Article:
With the next game coming only on Saturday, Arsene Wenger has a little over 5 days to ponder on his options. What was evident from the Everton game was the fact that Denilson cannot perform in the same capcity as Alex Song and that the surprise effect of Arshavin playing as the main striker has wore off.
From the off, Denilson was a bundle of nerves. On 2 separate occasions, he was trying to keep ball while holding off an Everton player. Both time he lost it to the opposition. The easier option would be to release it to the nearest available team mate. When this is done in the middle of our own half, any possession surrendered could lead to a counter attack from the opposition, at a time when the flanks defenders have already pushed forward. That could leave us in a 2-on-2 situation.
Now that Denilson has once again succumbed to another injury and will be doubtful for the visit to Reebok Stadium, it begs a question. Is 5 days sufficient for Wenger to get cover from the transfer market? The answer will most probably be no. Then, the boss will need to look at the reserve players. Both Eastmond and Coquelin have featured in our shortlived run in the Carling Cup and deserved to get another chance. From what I had gathered, neither will be too fazed by the occasion and the experience will only serve them well in the future. Wenger took the gamble before with Song and it worked, no reason why the same cannot happen with these 2.
Further up the pitch, the decision to play Arshavin in the middle was pushed by the fact that we had no other available striker at that time. To be fair, Arshavin did well initially but his impact has faded over time. It is rare to find players who can excel in 2 different positions on the pitch, especially ones which requires being a focal point, either in defense or in attack. Flamini may have done well at left back during the 05/06 season but, let’s be honest, left back is a slightly easier role compared to being a target man. Once the Liverpool game was over, it was fairly easy for future opponents to pick up some tips on how to handle Arshavin the striker. Sticking close to him and denying him space to manoeuvre was essential in stopping the Russian. To a certain extent, most teams that came after Liverpool were able to do this efficiently.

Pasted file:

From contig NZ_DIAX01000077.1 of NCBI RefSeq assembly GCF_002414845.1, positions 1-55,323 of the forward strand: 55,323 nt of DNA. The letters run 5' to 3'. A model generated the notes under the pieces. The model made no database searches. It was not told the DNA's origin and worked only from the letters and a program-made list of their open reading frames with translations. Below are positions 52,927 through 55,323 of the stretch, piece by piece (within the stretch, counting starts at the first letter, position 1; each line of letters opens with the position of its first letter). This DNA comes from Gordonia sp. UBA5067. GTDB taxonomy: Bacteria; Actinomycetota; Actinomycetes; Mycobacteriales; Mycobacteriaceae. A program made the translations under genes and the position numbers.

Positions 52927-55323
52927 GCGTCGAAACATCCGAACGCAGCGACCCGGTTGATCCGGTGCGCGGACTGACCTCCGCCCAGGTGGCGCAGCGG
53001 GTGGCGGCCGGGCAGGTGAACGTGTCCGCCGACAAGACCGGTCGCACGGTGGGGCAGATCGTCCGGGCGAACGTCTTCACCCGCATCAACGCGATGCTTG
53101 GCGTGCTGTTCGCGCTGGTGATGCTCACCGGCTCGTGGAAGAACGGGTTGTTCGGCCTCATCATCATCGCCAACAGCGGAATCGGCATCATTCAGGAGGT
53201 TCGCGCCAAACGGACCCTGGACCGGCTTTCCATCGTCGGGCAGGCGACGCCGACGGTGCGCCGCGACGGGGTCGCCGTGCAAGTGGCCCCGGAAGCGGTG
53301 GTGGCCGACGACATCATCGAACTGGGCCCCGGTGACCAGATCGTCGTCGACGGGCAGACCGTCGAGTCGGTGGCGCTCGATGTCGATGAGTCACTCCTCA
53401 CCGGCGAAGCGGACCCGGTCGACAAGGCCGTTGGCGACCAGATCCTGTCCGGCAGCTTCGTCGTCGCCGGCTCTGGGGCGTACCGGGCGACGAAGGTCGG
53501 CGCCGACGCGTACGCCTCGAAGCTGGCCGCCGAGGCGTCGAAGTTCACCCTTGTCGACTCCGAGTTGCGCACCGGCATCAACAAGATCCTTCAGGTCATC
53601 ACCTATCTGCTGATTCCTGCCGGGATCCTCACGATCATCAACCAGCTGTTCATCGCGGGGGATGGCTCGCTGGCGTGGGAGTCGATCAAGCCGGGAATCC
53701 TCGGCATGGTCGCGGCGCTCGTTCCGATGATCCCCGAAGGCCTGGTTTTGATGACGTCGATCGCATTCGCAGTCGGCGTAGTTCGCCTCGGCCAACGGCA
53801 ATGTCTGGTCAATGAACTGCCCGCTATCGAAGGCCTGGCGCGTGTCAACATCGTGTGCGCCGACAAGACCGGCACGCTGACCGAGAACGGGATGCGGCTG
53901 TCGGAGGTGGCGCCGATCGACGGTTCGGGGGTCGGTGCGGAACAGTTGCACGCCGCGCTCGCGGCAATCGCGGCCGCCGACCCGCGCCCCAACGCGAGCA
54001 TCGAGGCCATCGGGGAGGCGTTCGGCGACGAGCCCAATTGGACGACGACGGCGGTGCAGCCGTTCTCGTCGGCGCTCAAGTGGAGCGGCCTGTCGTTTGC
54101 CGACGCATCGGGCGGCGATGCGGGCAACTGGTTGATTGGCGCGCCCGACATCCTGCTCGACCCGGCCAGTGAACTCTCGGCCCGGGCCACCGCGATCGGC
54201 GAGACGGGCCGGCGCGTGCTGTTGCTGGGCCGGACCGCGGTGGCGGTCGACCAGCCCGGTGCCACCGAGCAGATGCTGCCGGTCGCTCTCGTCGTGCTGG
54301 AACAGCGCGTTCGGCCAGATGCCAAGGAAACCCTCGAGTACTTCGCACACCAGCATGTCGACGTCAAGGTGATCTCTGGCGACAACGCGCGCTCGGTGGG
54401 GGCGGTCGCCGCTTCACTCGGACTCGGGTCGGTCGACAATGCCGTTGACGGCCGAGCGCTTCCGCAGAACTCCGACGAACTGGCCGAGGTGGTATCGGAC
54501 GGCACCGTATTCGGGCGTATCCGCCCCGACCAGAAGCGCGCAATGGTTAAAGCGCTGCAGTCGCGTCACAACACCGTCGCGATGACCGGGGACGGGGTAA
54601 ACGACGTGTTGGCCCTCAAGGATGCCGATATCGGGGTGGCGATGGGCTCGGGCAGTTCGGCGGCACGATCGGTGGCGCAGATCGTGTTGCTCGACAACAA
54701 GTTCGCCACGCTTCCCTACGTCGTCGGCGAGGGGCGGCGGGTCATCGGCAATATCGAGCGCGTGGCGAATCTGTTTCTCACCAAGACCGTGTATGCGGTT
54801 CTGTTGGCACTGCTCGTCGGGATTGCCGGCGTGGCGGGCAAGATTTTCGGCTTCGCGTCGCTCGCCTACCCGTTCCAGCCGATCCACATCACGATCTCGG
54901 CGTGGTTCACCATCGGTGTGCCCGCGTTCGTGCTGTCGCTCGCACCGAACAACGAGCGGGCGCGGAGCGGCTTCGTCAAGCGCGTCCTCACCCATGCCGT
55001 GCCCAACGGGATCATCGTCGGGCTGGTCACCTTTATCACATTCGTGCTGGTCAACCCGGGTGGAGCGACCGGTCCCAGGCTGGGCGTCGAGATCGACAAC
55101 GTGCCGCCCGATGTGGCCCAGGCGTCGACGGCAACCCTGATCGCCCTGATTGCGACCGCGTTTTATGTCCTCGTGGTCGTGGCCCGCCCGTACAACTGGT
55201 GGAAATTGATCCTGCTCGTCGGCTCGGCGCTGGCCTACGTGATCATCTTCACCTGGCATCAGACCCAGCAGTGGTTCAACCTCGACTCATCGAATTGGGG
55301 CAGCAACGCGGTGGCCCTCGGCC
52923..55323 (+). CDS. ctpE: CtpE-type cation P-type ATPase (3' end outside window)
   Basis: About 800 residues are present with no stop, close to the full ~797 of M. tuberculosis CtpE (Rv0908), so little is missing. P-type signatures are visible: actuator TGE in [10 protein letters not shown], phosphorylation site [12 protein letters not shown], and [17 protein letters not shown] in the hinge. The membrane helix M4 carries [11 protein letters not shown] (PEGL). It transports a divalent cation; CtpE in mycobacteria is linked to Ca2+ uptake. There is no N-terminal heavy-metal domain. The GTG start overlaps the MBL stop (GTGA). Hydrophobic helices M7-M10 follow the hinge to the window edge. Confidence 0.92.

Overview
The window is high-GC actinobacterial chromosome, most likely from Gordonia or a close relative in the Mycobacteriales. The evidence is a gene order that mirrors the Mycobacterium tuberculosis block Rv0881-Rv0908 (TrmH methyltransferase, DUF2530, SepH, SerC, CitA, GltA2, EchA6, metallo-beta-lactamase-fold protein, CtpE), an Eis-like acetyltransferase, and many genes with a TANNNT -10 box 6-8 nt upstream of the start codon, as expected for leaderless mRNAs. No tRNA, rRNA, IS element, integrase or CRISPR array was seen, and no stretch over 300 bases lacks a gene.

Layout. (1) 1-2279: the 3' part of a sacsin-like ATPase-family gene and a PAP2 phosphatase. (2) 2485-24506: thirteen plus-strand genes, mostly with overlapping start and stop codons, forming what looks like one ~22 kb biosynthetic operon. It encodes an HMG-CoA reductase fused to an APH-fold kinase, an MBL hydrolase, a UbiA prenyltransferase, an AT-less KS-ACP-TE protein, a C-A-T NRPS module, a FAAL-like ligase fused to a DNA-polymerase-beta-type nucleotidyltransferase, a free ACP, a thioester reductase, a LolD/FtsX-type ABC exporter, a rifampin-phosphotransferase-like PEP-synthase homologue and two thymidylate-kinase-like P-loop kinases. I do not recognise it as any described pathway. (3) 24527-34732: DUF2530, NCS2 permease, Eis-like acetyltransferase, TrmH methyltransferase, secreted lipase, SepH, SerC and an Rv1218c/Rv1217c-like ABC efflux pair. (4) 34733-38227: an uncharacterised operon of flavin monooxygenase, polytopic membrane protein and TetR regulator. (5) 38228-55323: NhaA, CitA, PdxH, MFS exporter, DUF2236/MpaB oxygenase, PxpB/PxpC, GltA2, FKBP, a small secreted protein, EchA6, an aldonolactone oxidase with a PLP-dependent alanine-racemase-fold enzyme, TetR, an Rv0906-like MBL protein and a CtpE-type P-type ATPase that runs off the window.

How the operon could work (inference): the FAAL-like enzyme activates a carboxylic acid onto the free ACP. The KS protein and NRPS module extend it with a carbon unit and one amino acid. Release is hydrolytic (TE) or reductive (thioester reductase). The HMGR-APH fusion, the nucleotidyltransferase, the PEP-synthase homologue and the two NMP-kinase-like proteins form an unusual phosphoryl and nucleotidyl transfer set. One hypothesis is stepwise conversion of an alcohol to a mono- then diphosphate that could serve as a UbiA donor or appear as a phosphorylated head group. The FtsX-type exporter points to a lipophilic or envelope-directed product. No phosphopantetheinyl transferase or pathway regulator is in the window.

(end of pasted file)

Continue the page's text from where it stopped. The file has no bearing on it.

As if we needed any supporting data, Arshavin duly provided it in a cameo against Everton. Twice, he peeled away from the Everton markers and drifted to the left touchline. Both times, when the ball found him, we saw the very best of him. Turning and sprinting away from the defender, Arshavin was able to get behind them each time and get a shot on goal. Unfortunately both times were denied by the Tim Howard. That 2 incidents were the perfect example of why we need to switch him back to the wide area of the field. Arshavin is at his best facing the goal and running at it, not with his back facing the goal. I fear, the longer he stays out in the middle, the more disillusioned he becomes with his game.
Bendtner’s return cannot come any sooner. 2 weeks is the shortest time which we can expect to see the No.52 Danish striker. In the mean time, Arsenal need Arshavin, the playmaker that shone in Euro 2008, playing as the classic no.10 and not Arshavin the diminutive striker. Luckily while we wait for Bendtner, there’s the return of one Cesc Fabregas for this weekend’s tie.